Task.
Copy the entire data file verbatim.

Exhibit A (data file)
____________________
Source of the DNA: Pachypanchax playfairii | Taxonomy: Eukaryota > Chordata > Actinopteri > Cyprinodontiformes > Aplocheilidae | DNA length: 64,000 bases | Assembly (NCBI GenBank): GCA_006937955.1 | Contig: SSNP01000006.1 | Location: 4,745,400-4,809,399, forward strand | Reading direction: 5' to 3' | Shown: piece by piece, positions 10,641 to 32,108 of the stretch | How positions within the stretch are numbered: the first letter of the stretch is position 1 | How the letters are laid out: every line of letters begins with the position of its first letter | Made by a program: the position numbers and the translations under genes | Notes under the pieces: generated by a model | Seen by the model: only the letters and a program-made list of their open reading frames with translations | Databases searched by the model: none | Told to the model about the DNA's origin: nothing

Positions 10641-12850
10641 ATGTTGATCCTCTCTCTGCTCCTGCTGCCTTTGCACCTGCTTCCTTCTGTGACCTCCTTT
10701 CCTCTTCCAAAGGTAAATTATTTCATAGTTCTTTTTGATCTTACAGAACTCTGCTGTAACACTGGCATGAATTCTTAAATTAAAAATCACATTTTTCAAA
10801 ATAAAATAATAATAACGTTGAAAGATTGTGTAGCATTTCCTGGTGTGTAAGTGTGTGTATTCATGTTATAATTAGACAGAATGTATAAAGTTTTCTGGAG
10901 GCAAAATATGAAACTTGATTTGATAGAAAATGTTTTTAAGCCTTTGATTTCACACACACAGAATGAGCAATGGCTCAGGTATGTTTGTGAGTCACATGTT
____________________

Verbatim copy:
Source of the DNA: Pachypanchax playfairii | Taxonomy: Eukaryota > Chordata > Actinopteri > Cyprinodontiformes > Aplocheilidae | DNA length: 64,000 bases | Assembly (NCBI GenBank): GCA_006937955.1 | Contig: SSNP01000006.1 | Location: 4,745,400-4,809,399, forward strand | Reading direction: 5' to 3' | Shown: piece by piece, positions 10,641 to 32,108 of the stretch | How positions within the stretch are numbered: the first letter of the stretch is position 1 | How the letters are laid out: every line of letters begins with the position of its first letter | Made by a program: the position numbers and the translations under genes | Notes under the pieces: generated by a model | Seen by the model: only the letters and a program-made list of their open reading frames with translations | Databases searched by the model: none | Told to the model about the DNA's origin: nothing

Positions 10641-12850
10641 ATGTTGATCCTCTCTCTGCTCCTGCTGCCTTTGCACCTGCTTCCTTCTGTGACCTCCTTT
10701 CCTCTTCCAAAGGTAAATTATTTCATAGTTCTTTTTGATCTTACAGAACTCTGCTGTAACACTGGCATGAATTCTTAAATTAAAAATCACATTTTTCAAA
10801 ATAAAATAATAATAACGTTGAAAGATTGTGTAGCATTTCCTGGTGTGTAAGTGTGTGTATTCATGTTATAATTAGACAGAATGTATAAAGTTTTCTGGAG
10901 GCAAAATATGAAACTTGATTTGATAGAAAATGTTTTTAAGCCTTTGATTTCACACACACAGAATGAGCAATGGCTCAGGTATGTTTGTGAGTCACATGTT